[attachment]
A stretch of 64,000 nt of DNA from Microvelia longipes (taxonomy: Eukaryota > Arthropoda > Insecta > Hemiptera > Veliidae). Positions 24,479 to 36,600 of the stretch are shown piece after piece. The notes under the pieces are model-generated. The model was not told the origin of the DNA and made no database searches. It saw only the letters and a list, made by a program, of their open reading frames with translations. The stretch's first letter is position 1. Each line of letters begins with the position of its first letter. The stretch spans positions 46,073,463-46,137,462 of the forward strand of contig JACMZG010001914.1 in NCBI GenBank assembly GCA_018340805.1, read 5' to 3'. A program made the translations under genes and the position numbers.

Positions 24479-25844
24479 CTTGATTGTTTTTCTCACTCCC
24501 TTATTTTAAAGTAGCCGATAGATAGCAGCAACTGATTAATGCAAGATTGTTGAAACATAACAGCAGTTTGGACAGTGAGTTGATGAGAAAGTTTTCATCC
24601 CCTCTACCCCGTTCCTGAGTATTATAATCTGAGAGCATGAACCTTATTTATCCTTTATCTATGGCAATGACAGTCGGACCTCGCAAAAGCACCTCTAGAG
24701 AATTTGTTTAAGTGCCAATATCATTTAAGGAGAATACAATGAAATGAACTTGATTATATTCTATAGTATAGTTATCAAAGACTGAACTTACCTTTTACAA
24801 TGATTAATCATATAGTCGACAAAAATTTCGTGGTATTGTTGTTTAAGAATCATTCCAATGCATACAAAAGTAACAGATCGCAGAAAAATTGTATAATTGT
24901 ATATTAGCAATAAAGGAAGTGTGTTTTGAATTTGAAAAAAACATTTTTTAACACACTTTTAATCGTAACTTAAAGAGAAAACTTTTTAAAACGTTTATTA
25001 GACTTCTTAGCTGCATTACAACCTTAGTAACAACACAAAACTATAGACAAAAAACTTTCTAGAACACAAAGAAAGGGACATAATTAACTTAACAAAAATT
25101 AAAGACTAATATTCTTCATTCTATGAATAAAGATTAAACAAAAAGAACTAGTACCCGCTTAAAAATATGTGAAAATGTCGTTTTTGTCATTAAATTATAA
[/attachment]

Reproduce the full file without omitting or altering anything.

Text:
A stretch of 64,000 nt of DNA from Microvelia longipes (taxonomy: Eukaryota > Arthropoda > Insecta > Hemiptera > Veliidae). Positions 24,479 to 36,600 of the stretch are shown piece after piece. The notes under the pieces are model-generated. The model was not told the origin of the DNA and made no database searches. It saw only the letters and a list, made by a program, of their open reading frames with translations. The stretch's first letter is position 1. Each line of letters begins with the position of its first letter. The stretch spans positions 46,073,463-46,137,462 of the forward strand of contig JACMZG010001914.1 in NCBI GenBank assembly GCA_018340805.1, read 5' to 3'. A program made the translations under genes and the position numbers.

Positions 24479-25844
24479 CTTGATTGTTTTTCTCACTCCC
24501 TTATTTTAAAGTAGCCGATAGATAGCAGCAACTGATTAATGCAAGATTGTTGAAACATAACAGCAGTTTGGACAGTGAGTTGATGAGAAAGTTTTCATCC
24601 CCTCTACCCCGTTCCTGAGTATTATAATCTGAGAGCATGAACCTTATTTATCCTTTATCTATGGCAATGACAGTCGGACCTCGCAAAAGCACCTCTAGAG
24701 AATTTGTTTAAGTGCCAATATCATTTAAGGAGAATACAATGAAATGAACTTGATTATATTCTATAGTATAGTTATCAAAGACTGAACTTACCTTTTACAA
24801 TGATTAATCATATAGTCGACAAAAATTTCGTGGTATTGTTGTTTAAGAATCATTCCAATGCATACAAAAGTAACAGATCGCAGAAAAATTGTATAATTGT
24901 ATATTAGCAATAAAGGAAGTGTGTTTTGAATTTGAAAAAAACATTTTTTAACACACTTTTAATCGTAACTTAAAGAGAAAACTTTTTAAAACGTTTATTA
25001 GACTTCTTAGCTGCATTACAACCTTAGTAACAACACAAAACTATAGACAAAAAACTTTCTAGAACACAAAGAAAGGGACATAATTAACTTAACAAAAATT
25101 AAAGACTAATATTCTTCATTCTATGAATAAAGATTAAACAAAAAGAACTAGTACCCGCTTAAAAATATGTGAAAATGTCGTTTTTGTCATTAAATTATAA